Like many American marketers, I didn’t pay too much attention to the General Data Protection Regulation (GDPR) until recently.
However, the noise level grew so loud and so hysterical over the last six weeks, that, deadline notwithstanding, I could no longer ignore it.
So, I read up and have continued to pay attention. Here are several observations:
1) So far, the buildup and passing of the GDPR deadline was reminiscent of the anti-climactic final chapter of the so-called Y2K bug, but it’s early and surely a business will be made into an example;
2) There are likely to be some unintended consequences of GDPR where companies like Glassdoor, based on anonymous input, maybe be on the wrong side of the law;
3) The GDPR fraud has already started so watch out for emails stealing personal data under auspices of a lawful data request;
4) The larger companies whose recklessness are ostensibly the catalyst for such sweeping regulation may also be most likely to benefit from the law because they have the resources to comply and are shaping the interpretation of the law; and
5) I’m coming to realize that GDPR really isn’t complicated.
What do I mean by not too complicated? There are a couple of lines in a Bloomberg article on GDPR that sums it up well:
“The GDPR rules aren’t complicated. They mainly require organizations that collect and process data to ask internet users in clear language whether they’re OK with it.”
In other words, GDPR requires marketing organizations to get permission from people to market to them. It’s not a new concept – Seth Godin wrote a book about this idea in 1999. The trouble is, until now, most businesses couldn’t be troubled to ask for permission.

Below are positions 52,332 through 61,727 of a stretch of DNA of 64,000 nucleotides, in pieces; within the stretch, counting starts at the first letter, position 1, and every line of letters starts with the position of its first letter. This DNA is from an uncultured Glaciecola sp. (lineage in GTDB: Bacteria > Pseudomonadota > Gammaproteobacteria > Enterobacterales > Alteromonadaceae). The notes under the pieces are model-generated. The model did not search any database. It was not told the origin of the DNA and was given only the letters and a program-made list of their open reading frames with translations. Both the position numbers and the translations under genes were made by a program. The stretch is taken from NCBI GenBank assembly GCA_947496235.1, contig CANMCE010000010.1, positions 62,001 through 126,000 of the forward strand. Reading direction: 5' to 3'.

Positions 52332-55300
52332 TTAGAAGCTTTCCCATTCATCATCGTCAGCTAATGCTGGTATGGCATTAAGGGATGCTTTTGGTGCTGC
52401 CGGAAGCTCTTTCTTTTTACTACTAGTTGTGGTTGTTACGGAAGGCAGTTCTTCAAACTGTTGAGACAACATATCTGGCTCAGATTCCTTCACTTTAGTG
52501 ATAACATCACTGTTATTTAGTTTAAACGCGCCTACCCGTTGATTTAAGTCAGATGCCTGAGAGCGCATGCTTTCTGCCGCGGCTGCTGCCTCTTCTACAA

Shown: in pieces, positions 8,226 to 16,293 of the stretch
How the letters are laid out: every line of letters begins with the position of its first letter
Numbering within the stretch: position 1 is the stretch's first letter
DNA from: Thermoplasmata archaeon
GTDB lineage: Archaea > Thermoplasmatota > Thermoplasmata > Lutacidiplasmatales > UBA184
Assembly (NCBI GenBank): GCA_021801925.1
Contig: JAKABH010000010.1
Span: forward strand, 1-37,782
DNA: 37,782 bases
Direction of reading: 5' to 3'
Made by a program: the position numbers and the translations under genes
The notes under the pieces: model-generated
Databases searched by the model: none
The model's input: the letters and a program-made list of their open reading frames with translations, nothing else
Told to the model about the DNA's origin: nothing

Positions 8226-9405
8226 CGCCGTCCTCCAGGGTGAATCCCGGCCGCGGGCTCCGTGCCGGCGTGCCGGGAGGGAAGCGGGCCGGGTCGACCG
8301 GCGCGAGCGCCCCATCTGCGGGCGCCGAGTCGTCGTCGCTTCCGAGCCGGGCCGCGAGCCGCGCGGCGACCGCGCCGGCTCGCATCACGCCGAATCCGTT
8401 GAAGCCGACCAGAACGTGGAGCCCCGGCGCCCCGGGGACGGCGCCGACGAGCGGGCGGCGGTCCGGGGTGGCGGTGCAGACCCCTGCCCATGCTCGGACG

When you don’t have to ask for permission, you don’t have to worry about the experience. As a result, it’s become the status quo to interrupt people, trick them into handing over personal information, and then use that data to follow them all over the web with creepy or “personalized” messages.
It’s great if you’re into that sort of thing – you get more relevant ads as the adtech people like to say – but most people aren’t (and shoving unwanted ads in someone’s face, relevant or not, is more akin to extortion than it is to a value proposition). Now the European Union (EU) says marketing must get permission.
To get permission, marketing must put together programs people want. This is a core competency of PR and content marketing pros who are adept at earning, rather than buying, attention. Under GDPR, marketing must earn attention, trust and the privilege of marketing.
It remains to be seen if this EU idea will catch on with US lawmakers, but it’s clear by the deluge of “privacy update” emails we’ve all gotten, it’s making an impact anyway. Either way, GDPR is shaping up to be good news for classically-trained PR professionals and utility-based content marketing programs designed to build an audience.
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